‘Try to think of the big picture going forward,’ she says. ‘And get all your different personnel involved - HR, IT, real estate and facility management teams.’

She also noted that colleagues have given feedback where they say that in a completely remote workspace, they would miss informal meetings and connections in the office. ‘So, it’s about getting that balance right,’ she adds.

Plan for peaks and troughs in workplace attendance

One thing is for sure: there's a lot of complexity behind successful hybrid work strategies, so there's no off-the-shelf template that a company can follow or implement straight away.

According to John Raspin, partner at Frost & Sullivan and director of their Energy and Environmental practices, businesses need to ask questions about employee engagement, collaboration, space utilisation, and many other areas of work. Another necessity is to anticipate that staff numbers will fluctuate on a daily basis, which could have an impact on all of the above. John was also a panellist for Planon’s roundtable discussion on hybrid working. You can watch it here.

A report by analyst giant McKinsey estimates that 20 to 25 percent of the workforce could work from home three to five days per week without any loss to productivity. With at least one member of staff out of the office every day of the week, businesses of all sizes will need to plan carefully who needs to be in the office for specific in-person commitments and when.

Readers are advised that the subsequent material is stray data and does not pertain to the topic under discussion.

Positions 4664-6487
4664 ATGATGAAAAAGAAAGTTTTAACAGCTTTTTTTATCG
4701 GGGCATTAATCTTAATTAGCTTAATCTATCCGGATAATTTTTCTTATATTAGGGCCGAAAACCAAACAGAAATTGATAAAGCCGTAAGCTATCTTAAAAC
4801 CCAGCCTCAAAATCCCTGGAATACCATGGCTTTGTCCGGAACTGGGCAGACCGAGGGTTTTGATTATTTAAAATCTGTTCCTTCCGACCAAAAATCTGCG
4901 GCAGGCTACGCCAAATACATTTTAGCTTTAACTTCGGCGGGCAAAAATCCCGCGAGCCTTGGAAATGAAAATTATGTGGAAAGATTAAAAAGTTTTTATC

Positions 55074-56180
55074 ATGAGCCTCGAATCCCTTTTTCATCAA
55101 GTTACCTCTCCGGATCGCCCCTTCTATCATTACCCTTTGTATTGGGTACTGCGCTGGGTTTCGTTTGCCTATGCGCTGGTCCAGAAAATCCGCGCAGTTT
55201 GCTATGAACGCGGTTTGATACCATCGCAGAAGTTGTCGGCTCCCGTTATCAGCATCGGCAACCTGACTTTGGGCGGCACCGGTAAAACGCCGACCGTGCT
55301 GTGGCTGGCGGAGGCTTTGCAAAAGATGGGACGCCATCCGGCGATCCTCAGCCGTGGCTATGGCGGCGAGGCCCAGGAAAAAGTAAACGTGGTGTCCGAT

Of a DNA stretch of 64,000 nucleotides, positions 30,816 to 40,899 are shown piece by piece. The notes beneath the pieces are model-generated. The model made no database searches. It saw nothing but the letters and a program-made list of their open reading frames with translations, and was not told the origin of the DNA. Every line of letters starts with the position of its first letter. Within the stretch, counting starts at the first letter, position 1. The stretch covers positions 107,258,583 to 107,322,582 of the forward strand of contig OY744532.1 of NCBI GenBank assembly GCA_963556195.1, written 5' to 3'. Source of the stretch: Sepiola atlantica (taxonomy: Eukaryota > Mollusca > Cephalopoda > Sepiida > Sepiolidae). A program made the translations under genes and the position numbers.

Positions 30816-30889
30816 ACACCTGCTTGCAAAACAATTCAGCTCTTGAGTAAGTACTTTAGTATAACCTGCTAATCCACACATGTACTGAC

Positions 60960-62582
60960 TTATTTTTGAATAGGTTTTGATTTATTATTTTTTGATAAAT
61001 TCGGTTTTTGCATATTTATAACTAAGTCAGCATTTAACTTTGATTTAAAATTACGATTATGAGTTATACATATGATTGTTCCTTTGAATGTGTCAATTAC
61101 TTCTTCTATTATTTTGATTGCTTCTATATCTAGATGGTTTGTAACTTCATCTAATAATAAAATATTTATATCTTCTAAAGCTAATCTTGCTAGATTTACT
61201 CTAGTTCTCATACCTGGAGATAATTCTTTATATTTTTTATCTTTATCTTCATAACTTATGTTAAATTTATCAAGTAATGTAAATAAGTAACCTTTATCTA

Anticipate the complications for FM and RE professionals

While a hybrid working environment is largely seen as an enabler for organisational agility and flexibility, the moving of a workforce to a combination of part-time on-site and remote work can cause huge complications for FM and RE professionals. To circumvent this, managers should make a number of thoughtful and thorough preparations ahead of the move, including defining and confirming company objectives, analysing key jobs and tasks, updating policies and procedures, and preparing employees for the pending change to minimise complications.

Poor implementation can create chaos and disappointment for all stakeholders, so it's paramount that it goes as smoothly as possible.

There’s also the issue of convincing C-Suite leaders that investment in workplace technology and design elements brings value and getting them to prioritise this change above everything else that is happening in the business. However, the key is having the right data. Gathering data from internal surveys can help you to better understand how employees rate their engagement and productivity levels. Backed with data, you have an easier path to convincing your leadership teams that further investment is needed to provide your building users with the workplace technologies, space, and experience they need. This has also been a topic addressed by the IFMA Experts' Assessment series.

Want more expert advice around the future of work? Planon gathered a group of workplace experts to speak on this topic during a roundtable discussion, titled ‘Facility Management, Technology & the Future of Work.’ You can watch it here.